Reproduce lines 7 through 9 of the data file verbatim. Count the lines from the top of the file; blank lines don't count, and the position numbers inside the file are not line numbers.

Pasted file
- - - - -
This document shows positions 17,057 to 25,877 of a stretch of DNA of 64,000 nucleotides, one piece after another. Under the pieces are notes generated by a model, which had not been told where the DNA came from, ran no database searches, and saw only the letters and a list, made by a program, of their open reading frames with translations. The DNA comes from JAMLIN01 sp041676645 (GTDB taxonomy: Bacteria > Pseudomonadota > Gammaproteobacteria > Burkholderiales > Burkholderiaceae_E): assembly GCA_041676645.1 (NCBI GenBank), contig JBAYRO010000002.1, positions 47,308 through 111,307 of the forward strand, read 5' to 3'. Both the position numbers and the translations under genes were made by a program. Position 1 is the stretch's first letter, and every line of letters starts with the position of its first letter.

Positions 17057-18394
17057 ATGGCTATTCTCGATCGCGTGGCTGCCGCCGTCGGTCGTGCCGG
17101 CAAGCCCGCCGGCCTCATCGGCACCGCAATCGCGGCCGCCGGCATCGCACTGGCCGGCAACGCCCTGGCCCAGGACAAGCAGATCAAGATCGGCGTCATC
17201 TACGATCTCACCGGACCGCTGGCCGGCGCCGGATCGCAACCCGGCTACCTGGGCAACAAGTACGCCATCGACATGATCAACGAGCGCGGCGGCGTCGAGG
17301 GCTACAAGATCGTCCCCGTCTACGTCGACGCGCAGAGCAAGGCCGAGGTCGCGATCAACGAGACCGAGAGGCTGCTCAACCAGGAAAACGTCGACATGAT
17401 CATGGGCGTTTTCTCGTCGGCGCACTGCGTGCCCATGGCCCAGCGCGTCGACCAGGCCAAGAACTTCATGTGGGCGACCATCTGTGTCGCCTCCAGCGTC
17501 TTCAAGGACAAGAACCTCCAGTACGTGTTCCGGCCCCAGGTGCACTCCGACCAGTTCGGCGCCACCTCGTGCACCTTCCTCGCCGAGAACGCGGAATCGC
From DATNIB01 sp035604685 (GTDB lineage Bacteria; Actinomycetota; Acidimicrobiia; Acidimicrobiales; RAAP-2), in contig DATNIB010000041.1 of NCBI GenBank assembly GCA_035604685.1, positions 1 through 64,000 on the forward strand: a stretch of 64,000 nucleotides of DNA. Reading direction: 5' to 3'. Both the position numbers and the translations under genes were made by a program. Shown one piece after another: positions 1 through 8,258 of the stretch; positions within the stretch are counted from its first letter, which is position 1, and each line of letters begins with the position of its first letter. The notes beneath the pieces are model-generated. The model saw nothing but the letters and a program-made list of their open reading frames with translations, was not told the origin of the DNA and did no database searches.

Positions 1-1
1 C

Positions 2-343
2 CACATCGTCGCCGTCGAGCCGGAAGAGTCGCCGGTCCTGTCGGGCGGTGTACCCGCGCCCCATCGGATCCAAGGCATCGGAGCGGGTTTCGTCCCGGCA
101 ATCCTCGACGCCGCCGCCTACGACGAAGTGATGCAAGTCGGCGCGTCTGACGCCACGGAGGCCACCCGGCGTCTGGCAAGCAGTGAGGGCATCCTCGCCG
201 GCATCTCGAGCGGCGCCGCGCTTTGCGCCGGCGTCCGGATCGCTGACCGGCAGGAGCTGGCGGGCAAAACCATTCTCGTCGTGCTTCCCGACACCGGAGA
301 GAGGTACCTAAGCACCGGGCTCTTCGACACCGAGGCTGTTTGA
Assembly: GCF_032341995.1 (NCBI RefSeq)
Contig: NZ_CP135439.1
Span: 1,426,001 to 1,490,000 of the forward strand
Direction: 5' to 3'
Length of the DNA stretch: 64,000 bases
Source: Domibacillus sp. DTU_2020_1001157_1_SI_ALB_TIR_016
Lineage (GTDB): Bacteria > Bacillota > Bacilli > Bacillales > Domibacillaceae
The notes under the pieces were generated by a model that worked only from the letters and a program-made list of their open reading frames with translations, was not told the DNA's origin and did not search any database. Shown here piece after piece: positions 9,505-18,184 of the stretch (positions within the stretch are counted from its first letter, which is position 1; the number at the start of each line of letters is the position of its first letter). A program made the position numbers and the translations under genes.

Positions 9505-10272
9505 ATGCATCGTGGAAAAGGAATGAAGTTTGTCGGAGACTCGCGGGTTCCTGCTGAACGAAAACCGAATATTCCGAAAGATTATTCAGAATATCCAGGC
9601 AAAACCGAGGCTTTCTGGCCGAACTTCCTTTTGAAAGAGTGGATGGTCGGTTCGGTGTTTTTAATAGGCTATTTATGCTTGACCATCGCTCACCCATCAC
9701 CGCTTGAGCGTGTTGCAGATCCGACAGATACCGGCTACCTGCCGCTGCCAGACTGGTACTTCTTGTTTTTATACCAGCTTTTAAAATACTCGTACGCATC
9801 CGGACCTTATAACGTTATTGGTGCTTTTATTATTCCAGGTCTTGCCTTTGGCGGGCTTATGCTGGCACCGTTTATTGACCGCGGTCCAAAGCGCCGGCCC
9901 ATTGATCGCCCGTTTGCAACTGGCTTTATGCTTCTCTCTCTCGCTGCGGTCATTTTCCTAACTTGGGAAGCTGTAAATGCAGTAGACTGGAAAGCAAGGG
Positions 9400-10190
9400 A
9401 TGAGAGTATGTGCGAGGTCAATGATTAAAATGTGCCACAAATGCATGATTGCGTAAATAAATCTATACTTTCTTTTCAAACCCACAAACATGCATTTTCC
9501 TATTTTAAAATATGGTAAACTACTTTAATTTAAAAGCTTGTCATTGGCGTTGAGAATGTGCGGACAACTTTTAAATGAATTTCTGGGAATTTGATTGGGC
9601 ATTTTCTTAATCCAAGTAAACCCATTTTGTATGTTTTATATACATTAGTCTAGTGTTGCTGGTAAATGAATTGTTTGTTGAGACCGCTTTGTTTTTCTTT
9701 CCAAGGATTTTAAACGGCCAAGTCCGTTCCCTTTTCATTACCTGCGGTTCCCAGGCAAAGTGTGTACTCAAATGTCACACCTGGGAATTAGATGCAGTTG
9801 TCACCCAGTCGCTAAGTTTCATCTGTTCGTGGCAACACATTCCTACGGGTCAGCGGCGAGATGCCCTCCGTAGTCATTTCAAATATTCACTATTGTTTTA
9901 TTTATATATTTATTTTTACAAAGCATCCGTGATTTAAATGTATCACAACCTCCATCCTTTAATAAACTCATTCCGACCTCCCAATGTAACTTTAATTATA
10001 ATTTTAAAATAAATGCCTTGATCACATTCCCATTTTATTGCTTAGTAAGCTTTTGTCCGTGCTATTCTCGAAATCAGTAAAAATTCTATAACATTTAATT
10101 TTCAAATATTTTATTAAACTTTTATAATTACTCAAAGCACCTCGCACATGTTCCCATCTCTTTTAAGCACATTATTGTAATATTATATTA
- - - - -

17401 CATGGGCGTTTTCTCGTCGGCGCACTGCGTGCCCATGGCCCAGCGCGTCGACCAGGCCAAGAACTTCATGTGGGCGACCATCTGTGTCGCCTCCAGCGTC
17501 TTCAAGGACAAGAACCTCCAGTACGTGTTCCGGCCCCAGGTGCACTCCGACCAGTTCGGCGCCACCTCGTGCACCTTCCTCGCCGAGAACGCGGAATCGC
From DATNIB01 sp035604685 (GTDB lineage Bacteria; Actinomycetota; Acidimicrobiia; Acidimicrobiales; RAAP-2), in contig DATNIB010000041.1 of NCBI GenBank assembly GCA_035604685.1, positions 1 through 64,000 on the forward strand: a stretch of 64,000 nucleotides of DNA. Reading direction: 5' to 3'. Both the position numbers and the translations under genes were made by a program. Shown one piece after another: positions 1 through 8,258 of the stretch; positions within the stretch are counted from its first letter, which is position 1, and each line of letters begins with the position of its first letter. The notes beneath the pieces are model-generated. The model saw nothing but the letters and a program-made list of their open reading frames with translations, was not told the origin of the DNA and did no database searches.